480 U.S. 470 (1987), argued 10 Nov. 1986, decided 9 Mar. 1987 by vote of 5 to 4; Stevens for the Court, Rehnquist in dissent. In Keystone, a divided Court upheld a Pennsylvania mining-subsidence statute against a claim that the statute effected a taking of private property without payment of just compensation. The challenged statute prohibited all underground mining that caused subsidence damage to surface structures, and it obligated mining companies to leave in place, for structural support, at least half of the coal that underlay a protected structure. The Court upheld the statute as a valid exercise of the state's police power, noting that the statute substantially advanced public interests in health, safety, and welfare and did not render the mining companies unable to mine at a profit.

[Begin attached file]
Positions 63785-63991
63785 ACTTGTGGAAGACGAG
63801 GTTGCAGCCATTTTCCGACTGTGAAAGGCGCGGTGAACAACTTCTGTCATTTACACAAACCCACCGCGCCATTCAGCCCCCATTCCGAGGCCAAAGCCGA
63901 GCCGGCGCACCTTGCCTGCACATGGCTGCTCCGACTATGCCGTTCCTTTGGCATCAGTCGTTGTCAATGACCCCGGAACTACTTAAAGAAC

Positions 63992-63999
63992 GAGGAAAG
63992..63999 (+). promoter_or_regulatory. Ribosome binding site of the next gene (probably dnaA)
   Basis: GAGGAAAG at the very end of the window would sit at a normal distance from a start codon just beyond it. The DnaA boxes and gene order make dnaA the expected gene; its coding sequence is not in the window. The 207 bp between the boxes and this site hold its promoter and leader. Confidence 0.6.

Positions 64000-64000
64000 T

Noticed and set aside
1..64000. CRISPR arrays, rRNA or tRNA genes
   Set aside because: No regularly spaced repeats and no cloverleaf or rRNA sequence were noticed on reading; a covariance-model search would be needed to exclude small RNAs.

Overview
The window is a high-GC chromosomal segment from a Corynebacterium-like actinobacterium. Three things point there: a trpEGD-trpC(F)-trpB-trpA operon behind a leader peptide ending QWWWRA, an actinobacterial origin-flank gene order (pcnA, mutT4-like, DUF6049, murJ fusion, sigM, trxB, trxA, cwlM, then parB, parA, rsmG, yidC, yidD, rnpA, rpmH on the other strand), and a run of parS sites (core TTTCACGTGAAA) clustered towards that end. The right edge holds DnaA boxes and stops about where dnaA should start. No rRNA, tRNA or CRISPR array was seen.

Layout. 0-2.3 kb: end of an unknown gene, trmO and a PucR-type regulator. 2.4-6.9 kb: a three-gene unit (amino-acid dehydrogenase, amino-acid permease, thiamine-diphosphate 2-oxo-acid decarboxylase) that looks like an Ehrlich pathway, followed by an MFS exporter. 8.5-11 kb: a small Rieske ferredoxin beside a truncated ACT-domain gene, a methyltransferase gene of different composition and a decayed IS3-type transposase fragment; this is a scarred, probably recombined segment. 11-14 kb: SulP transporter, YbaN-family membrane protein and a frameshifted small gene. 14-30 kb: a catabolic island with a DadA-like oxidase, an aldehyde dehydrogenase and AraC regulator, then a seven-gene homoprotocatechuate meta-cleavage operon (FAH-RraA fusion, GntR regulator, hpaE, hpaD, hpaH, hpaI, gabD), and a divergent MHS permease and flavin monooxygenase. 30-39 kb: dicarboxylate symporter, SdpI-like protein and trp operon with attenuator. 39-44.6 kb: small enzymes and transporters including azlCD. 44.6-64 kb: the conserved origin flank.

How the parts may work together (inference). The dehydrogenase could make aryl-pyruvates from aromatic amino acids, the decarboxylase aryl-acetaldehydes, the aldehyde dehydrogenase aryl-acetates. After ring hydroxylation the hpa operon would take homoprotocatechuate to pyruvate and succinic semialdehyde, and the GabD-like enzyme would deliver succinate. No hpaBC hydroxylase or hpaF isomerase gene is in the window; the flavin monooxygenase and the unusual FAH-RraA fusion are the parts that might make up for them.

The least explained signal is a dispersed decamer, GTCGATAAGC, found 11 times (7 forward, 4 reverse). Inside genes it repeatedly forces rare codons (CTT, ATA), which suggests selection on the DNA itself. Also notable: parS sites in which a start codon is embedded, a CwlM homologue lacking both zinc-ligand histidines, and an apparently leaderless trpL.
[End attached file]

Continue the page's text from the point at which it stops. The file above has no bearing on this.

In Keystone the Court continued its prior refusal to divide property parcels into components when determining whether the state had taken property. The Court denied that the small amount of coal left in place for surface support was a discrete property interest that the Pennsylvania statute had, in effect, taken without compensation.
ŠKeystone is remarkable because the facts of the case were virtually identical to those of Pennsylvania Coal Co. v. Mahon (1922), a landmark of takings jurisprudence. In Mahon a state statute prohibited an owner from engaging in underground mining if the mining caused structural subsidence. The Court in Mahon struck down this statute as a taking because the statute served private interests and denied the mining company all economically viable use of the underlying coal. In Keystone, the Court appreciated the public nature of the harms caused by land subsidence; the Court viewed the new statute as one that furthered public interests, not private ones, and it saw land subsidence as a public nuisance.
Eric T. Freyfogle